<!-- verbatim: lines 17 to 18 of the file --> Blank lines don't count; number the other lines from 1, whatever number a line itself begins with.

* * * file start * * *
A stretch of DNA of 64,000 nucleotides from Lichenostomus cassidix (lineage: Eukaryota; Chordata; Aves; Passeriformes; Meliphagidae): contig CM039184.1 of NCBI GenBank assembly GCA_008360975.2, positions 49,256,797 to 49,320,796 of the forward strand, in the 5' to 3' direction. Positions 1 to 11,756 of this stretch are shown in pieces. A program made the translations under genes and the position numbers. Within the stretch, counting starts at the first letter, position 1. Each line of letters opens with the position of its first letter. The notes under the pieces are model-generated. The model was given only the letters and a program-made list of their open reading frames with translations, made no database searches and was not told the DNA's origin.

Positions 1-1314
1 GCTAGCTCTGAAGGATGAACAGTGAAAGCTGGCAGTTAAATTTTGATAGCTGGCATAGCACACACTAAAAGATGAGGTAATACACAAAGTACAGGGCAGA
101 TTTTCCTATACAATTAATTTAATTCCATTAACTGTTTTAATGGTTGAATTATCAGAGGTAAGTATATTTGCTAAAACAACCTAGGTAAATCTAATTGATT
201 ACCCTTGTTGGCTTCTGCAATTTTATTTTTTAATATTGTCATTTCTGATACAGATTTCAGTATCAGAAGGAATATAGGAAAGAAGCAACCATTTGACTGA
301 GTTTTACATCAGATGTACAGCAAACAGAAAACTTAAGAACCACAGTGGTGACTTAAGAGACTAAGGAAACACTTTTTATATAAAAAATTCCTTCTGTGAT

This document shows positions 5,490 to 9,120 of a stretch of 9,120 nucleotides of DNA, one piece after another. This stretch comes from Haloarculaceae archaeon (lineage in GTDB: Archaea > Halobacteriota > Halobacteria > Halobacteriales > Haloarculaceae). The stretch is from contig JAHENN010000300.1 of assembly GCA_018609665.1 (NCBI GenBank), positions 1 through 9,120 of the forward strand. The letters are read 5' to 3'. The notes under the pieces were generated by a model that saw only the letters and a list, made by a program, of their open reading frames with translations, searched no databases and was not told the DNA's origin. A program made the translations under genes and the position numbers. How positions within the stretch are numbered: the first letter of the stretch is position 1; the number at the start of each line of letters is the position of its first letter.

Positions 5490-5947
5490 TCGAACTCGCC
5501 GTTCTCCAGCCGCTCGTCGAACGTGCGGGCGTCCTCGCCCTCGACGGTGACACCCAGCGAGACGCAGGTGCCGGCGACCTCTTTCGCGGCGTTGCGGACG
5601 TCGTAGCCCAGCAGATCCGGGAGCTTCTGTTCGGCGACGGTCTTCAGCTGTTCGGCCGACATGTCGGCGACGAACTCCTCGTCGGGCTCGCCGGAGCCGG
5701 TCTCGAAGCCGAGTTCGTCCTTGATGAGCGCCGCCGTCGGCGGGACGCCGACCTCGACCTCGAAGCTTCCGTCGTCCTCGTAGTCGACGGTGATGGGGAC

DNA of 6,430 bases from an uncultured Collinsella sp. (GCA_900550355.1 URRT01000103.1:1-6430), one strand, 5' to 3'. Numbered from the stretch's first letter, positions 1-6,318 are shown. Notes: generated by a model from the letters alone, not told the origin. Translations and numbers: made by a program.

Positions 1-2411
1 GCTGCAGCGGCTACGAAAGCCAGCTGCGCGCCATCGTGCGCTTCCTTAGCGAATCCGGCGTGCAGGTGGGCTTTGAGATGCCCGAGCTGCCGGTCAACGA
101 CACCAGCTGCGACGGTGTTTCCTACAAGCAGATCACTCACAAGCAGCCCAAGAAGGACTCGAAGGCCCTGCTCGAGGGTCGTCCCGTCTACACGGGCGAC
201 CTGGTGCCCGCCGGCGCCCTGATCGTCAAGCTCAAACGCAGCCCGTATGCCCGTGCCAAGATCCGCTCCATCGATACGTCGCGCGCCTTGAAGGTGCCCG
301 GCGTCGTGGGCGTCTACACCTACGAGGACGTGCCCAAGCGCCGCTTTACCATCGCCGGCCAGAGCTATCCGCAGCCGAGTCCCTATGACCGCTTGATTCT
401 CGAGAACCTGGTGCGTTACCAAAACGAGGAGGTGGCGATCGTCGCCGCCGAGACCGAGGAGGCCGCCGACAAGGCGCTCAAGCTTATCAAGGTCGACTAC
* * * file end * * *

201 CTGGTGCCCGCCGGCGCCCTGATCGTCAAGCTCAAACGCAGCCCGTATGCCCGTGCCAAGATCCGCTCCATCGATACGTCGCGCGCCTTGAAGGTGCCCG
301 GCGTCGTGGGCGTCTACACCTACGAGGACGTGCCCAAGCGCCGCTTTACCATCGCCGGCCAGAGCTATCCGCAGCCGAGTCCCTATGACCGCTTGATTCT